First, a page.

- The Washington Times - Wednesday, August 29, 2001

The State Department's religious-liberty office will issue its annual Sept. 1 report despite a one-year vacancy in its top post, but human rights advocates say the absence has slowed their work.

"The report is on schedule for sure," a State Department spokesman said. "They are not sitting on their thumbs."

Although there is no U.S. ambassador-at-large for international religious freedom to oversee the office and staff, "They've got plenty to do," said the official, who spoke on the condition of anonymity.

In addition, the Bush administration has not named its three nominees to an independent 10-member panel on religious liberty.

"The White House is close to wrapping up many nominations, so an ambassador and the three commissioners will come out soon," said a congressional staff member.

Still, the staffer said, "One can say they are very late."

Created by Congress in 1998, the ambassador post was filled the next year by Robert Seiple, whose two-year stint shepherded through the first two mandated reports on religious-freedom records in 194 countries.

The ambassador makes official recommendations to the secretary of state on the possible use of sanctions detailed in the 1998 law to penalize the worst-case countries.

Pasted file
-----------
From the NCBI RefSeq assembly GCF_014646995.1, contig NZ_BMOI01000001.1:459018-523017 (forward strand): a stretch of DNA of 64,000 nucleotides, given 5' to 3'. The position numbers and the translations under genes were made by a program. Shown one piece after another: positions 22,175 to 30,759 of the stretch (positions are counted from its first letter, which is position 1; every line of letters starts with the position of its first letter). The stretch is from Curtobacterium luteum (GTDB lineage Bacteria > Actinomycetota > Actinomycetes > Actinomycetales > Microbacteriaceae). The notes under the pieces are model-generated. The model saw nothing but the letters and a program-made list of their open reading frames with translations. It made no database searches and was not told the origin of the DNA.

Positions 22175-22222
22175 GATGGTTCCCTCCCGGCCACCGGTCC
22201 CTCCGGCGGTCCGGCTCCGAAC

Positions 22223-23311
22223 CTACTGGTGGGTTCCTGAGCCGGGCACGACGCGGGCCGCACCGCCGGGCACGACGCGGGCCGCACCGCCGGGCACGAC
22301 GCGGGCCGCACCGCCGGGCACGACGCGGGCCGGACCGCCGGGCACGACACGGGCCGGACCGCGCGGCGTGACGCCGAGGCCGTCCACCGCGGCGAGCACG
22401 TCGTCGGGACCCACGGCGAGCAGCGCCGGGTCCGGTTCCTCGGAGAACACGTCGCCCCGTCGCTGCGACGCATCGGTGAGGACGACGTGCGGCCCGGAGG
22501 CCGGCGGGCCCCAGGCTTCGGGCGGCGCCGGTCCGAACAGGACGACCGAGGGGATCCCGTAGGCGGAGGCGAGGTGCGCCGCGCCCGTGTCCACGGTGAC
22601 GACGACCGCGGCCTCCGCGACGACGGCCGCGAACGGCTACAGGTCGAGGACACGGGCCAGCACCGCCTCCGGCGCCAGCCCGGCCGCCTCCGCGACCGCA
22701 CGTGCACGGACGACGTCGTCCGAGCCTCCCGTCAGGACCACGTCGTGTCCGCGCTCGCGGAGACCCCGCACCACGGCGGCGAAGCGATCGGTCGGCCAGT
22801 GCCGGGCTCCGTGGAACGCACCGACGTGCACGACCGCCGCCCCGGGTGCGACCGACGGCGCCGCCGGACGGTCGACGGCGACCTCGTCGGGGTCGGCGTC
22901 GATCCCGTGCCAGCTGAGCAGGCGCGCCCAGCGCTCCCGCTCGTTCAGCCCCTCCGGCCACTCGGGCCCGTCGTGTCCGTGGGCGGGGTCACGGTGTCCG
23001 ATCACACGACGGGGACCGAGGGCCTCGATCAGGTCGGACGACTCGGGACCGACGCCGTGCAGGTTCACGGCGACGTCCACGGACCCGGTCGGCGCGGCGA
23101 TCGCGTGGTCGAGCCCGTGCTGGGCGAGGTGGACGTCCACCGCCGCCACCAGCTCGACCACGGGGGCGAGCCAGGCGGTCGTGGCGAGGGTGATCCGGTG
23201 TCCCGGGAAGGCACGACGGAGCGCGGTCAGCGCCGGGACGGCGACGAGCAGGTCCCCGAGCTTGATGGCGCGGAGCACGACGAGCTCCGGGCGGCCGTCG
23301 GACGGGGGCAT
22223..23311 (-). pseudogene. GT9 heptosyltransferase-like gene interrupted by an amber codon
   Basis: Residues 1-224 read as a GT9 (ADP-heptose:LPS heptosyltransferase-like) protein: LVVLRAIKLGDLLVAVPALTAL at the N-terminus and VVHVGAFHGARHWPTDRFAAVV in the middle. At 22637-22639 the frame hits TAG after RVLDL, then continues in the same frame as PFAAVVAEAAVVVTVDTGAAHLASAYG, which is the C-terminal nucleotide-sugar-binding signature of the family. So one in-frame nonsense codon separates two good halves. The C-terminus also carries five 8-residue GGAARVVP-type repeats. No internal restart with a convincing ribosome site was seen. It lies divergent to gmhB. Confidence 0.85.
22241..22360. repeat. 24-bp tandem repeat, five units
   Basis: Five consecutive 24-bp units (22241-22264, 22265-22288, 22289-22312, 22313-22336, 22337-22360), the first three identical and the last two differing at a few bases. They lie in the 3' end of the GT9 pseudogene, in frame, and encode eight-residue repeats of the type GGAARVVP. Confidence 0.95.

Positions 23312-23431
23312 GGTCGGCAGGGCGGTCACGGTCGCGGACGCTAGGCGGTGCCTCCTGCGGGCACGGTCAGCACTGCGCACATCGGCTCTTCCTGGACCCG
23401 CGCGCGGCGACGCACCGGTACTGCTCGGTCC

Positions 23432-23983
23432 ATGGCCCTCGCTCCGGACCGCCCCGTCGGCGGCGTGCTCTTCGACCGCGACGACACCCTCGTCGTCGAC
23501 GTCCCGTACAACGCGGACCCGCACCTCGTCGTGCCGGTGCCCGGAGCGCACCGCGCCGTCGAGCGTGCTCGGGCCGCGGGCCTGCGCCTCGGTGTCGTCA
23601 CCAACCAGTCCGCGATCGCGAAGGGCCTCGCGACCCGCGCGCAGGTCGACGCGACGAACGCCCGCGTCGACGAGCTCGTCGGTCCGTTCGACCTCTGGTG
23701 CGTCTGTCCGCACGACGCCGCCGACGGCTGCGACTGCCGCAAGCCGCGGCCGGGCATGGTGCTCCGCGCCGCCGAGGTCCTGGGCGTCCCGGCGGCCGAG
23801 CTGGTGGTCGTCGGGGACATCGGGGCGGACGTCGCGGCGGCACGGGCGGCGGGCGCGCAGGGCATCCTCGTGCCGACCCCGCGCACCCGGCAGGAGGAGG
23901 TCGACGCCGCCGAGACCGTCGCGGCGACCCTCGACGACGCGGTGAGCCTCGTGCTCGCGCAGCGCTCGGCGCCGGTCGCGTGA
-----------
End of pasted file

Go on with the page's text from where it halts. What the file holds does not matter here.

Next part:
The U.S. Commission on International Religious Freedom, now operating as a six-member quorum, has had to delay setting up hearings, fact-finding trips and investigations, said commission spokesman Lawrence Goodrich.

Both parties in Congress plus the administration name three members to the panel and the ambassador may cast a 10th vote on panel decisions. Although there are currently only six members, the commission is scheduled to meet by conference call this week.

"We want to have everyone included for the major decisions, and those major-decision points are looming," he said. "We and the office at State have sorely missed someone in that slot."

Names of possible nominees are floating around Washington, but no one in the administration, on the government panels or in human rights groups has confirmed anything. "The White House will comment on personnel assignments when they are made," said Ken Lisaius, White House spokesman.

By May 1, the commission also must produce its mandated annual report on religious liberty, which it says can criticize countries more directly and vigorously than State Department diplomats can.

Still, the administration's ambassador is best positioned to publicize religious liberty issues and can go directly to the secretary of state, said Nina Shea of Freedom House, a Republican appointee to the commission.

"The job is critical," she said. "An ambassador raises the profile, and supersedes even the human rights bureau" at the State Department.

The next ambassador will come to prominence amid a nearly five-year-old religious-liberty movement that has united disparate groups, but also prompted clashes over strategy.

"I'm a believer in the short list with serious policy recommendations" for U.S. action, Miss Shea said.

Others in Washington have emphasized that a long list of religious-liberty issues need U.S. attention, and still others say one "worst" country alone should bear the brunt of American might.

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